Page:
Using CAShapeLayer to draw a circle

UIViews are like Ogres, which are like onions – they have layers.

Source: Documentation

More accurately, UIView has a single layer property that can have infinite sublayers.

UIView’s have layers

Lets draw a circle.

First create a UIView and a CAShapeLayer:

let myView = UIView()

let myLayer = CAShapeLayer()

Layers have a path

UIBezierPath makes drawing shapes extremely smooth, lets say in the shape of a circle:

let circlePath = UIBezierPath(
  arcCenter: CGPoint(x: 100.0, y: 100.0),
  radius: 100,
  startAngle: 0 * CGFloat.pi / 180,
  endAngle: 360 * CGFloat.pi / 180,
  clockwise: true)

Great! Now we can add CAShapeLayer as a CGPath and spruce up our fill and stroke colors

myLayer.path = circlePath.cgPath
myLayer.strokeColor = UIColor.blue.cgColor
myLayer.fillColor = UIColor.yellow.cgColor

Last step! Add this layer to your UIView

myView.layer.addSublayer(myLayer)

Layers have attributes

strokeColor,fillColor, opacity, lineWidth and more!

Bonus: Layers can animate attributes

// create the animation
let opacityAnimation = CABasicAnimation(
  keyPath: #keyPath(CALayer.opacity))
opacityAnimation.fromValue = 0
opacityAnimation.toValue = 1
opacityAnimation.duration = 5.0

// set the final value; add the animation
myLayer.opacity = 1
myLayer.add(opacityAnimation, forKey: #keyPath(CALayer.opacity))

iOS Application Lifecycle – UIKit basics

iOS applications are all about cycles

This is because the iOS applications are richly interactive when it comes to user input and much of your programming with UIKit will be delegate oriented. Knowing the many different “cycles” of the device and application will be illuminating for your development.

States of the UIKit App Cycle

* These are the execution states of a UIKit app from the Apple docs. But why so many arrows? Below is the simplified flow charts

User Action: Your app has not been launched

Your application starts off Current State: Not Running

User Action: Your app is launched

Delegate method called: application(_:didFinishLaunchingWithOptions:)

New state: Inactive – your application is briefly here as it prepares a successful launch

New state: Active – your application is now the “foreground app”.

Many apps will place a majority of the app setup logic in this function including setting up a programmatic view controller setup (bypassing the default storyboard)

Delegate method called: applicationDidBecomeActive

User Action: User goes to home screen or opens another app

 

Current state: Active

Delegate method called: applicationWillResignActive

New state: Inactive – your application is briefly here

New state: Background – your app is available in the app picker screen on home button double tap

Delegate method called: applicationDidEnterBackground*

* If your app does not support background execution “applicationWillTerminate” is called

** If your iOS device is low on memory, it may suspend and even terminate your app back to the state “Not Running”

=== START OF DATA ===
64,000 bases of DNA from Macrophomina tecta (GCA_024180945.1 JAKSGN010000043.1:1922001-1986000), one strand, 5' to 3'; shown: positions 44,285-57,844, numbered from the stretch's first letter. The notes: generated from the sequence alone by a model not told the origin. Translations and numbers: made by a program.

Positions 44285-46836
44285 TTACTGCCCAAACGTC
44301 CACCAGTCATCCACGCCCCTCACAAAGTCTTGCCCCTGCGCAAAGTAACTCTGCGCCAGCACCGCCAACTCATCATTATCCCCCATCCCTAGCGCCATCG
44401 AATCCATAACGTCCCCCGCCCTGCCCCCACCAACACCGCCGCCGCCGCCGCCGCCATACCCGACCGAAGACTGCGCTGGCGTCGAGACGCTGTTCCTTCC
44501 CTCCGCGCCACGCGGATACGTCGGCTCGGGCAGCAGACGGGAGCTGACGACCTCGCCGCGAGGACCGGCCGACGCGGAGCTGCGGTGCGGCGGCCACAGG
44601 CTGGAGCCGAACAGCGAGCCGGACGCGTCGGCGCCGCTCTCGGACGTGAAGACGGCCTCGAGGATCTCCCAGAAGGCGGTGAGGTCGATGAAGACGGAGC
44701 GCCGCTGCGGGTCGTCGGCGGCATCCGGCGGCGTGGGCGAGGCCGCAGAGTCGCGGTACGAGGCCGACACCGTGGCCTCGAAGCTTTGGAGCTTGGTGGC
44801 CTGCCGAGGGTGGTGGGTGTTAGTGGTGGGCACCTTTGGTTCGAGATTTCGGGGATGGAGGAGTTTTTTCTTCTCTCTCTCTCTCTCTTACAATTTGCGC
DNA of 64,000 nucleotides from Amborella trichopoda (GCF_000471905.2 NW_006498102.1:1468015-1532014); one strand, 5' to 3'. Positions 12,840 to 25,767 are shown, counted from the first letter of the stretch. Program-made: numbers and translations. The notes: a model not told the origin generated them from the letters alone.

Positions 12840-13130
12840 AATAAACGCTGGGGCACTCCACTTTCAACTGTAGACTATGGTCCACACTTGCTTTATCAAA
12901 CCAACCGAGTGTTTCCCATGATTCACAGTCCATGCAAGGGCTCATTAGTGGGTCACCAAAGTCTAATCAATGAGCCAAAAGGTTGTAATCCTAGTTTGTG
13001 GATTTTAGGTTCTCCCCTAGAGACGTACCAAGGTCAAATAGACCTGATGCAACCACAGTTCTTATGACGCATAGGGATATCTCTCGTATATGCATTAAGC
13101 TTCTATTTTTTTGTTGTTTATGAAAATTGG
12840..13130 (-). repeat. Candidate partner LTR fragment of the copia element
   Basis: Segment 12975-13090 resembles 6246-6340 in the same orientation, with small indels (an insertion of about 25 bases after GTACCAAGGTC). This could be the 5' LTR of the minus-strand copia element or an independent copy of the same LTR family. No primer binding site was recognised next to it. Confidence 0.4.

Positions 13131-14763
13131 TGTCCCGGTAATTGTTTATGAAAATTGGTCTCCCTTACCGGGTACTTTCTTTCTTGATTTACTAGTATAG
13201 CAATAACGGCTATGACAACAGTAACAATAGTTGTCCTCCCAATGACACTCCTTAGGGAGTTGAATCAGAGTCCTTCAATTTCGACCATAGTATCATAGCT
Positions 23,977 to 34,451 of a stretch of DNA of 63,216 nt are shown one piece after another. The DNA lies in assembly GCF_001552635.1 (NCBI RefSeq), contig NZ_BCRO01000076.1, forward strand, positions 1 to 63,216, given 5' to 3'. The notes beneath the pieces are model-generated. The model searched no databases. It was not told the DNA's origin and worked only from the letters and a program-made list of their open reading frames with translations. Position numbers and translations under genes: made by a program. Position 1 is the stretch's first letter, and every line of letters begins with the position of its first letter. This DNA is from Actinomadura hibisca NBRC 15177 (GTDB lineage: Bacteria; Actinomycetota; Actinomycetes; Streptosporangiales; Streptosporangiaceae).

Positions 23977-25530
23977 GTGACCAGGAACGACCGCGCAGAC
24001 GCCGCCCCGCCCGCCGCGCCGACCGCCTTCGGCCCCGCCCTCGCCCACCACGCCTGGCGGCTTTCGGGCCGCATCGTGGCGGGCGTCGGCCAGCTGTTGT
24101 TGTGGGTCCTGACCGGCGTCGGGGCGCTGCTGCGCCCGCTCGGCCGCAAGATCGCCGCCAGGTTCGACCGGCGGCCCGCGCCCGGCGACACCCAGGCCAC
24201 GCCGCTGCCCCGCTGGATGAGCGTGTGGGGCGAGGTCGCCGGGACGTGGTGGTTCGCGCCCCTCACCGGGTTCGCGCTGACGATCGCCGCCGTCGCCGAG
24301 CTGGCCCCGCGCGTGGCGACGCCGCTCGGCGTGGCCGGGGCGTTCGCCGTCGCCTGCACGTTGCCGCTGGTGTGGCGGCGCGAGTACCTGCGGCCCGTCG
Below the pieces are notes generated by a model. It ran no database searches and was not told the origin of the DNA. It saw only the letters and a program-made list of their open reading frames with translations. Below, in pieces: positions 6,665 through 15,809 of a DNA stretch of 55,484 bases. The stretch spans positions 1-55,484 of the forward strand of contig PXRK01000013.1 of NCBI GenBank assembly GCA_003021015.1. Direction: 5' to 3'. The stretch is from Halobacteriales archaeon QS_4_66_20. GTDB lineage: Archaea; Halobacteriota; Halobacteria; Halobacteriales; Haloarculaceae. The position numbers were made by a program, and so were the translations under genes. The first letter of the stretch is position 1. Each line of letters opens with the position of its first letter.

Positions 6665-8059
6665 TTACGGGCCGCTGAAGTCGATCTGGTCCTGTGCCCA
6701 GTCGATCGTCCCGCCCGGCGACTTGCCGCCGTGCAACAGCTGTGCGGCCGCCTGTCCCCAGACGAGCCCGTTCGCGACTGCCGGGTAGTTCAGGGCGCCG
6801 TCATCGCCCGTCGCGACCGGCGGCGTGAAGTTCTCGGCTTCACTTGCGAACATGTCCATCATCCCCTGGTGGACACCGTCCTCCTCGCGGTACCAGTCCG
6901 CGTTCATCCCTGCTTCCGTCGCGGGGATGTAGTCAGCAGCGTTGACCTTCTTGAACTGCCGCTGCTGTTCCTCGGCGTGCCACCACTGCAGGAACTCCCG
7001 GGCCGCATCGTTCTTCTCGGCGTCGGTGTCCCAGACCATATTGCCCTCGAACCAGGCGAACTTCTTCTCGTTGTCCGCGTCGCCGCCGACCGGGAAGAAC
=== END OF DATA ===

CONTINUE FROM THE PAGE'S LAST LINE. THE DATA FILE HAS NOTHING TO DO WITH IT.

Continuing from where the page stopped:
User Action: User reopens a background app

Current state: Background

Delegate method called: applicationWillEnterForeground

New state: Active

Delegate method called: applicationDidBecomeActive

 

TLDR: Your basic UIKit flow moves from Active <-> Background

These are only the basic lifecycle events for your UIKit app, there are MANY different scenarios that can change the state of your app – the device can span a low battery warning and show the power saving alert, a phone call may occur, users can click and hold notifications, the device can run out of batteries.

iOS without storyboard

Why?

Programmatically/Code or NIB based layouts are a much better fit for projects that use version control (see merge conflicts) and make it much easier to reuse views.

Step 1: Delete Main Interface from Deployment Info Settings

Step 2: Delete the Main.storyboard file

Step 3: Manually prepare and set the window property in AppDelegate.swift

Step 3a: Create a new UIWindow to the main UIScreen bounds

Step 3b: Make your window “key”

Step 3c: Set your window rootViewController to the ViewController of your choice

Code: link

Forgetting to set translatesAutoresizingMaskIntoConstraints to false

UIKit on iOS is great! There are tons of tools and often this can supercharge your productivity for getting a prototype out into the world.

Additionally, working with AutoLayout programmatically can be great if you avoid these rookie mistakes.

Rookie Mistake 1:

It hurts when you spend hours dealing with the rookie mistake of forgetting to set translatesAutoresizingMaskIntoConstraints to false on the view when setting constraints.

view.translatesAutoresizingMaskIntoConstraints = false

Rookie Mistake 2: 

Remember that you also have to also set your NSLayoutConstraint to true

Example:

yourView.centerXAnchor.constraint(equalTo:
  view.centerXAnchor).isActive = true

Solution:

This function allows you to program with wild abandon! If you use this function to set your constraints you never need to remember those pesky settings.

func setLayoutConstraints(
    view: UIView,
    constraints: [NSLayoutConstraint]) {
        view.translatesAutoresizingMaskIntoConstraints = false
        constraints.forEach({constraint in
            constraint.isActive = true
        })
}

Code found here, and more

*Update: Apple created a convienance method on NSLayoutConstraint called .activate that will set the isActive property to true. The new code would look like this:

func setLayoutConstraints(
    view: UIView,
    constraints: [NSLayoutConstraint]) {
        view.translatesAutoresizingMaskIntoConstraints = false
        NSLayoutConstraint(constraints)
}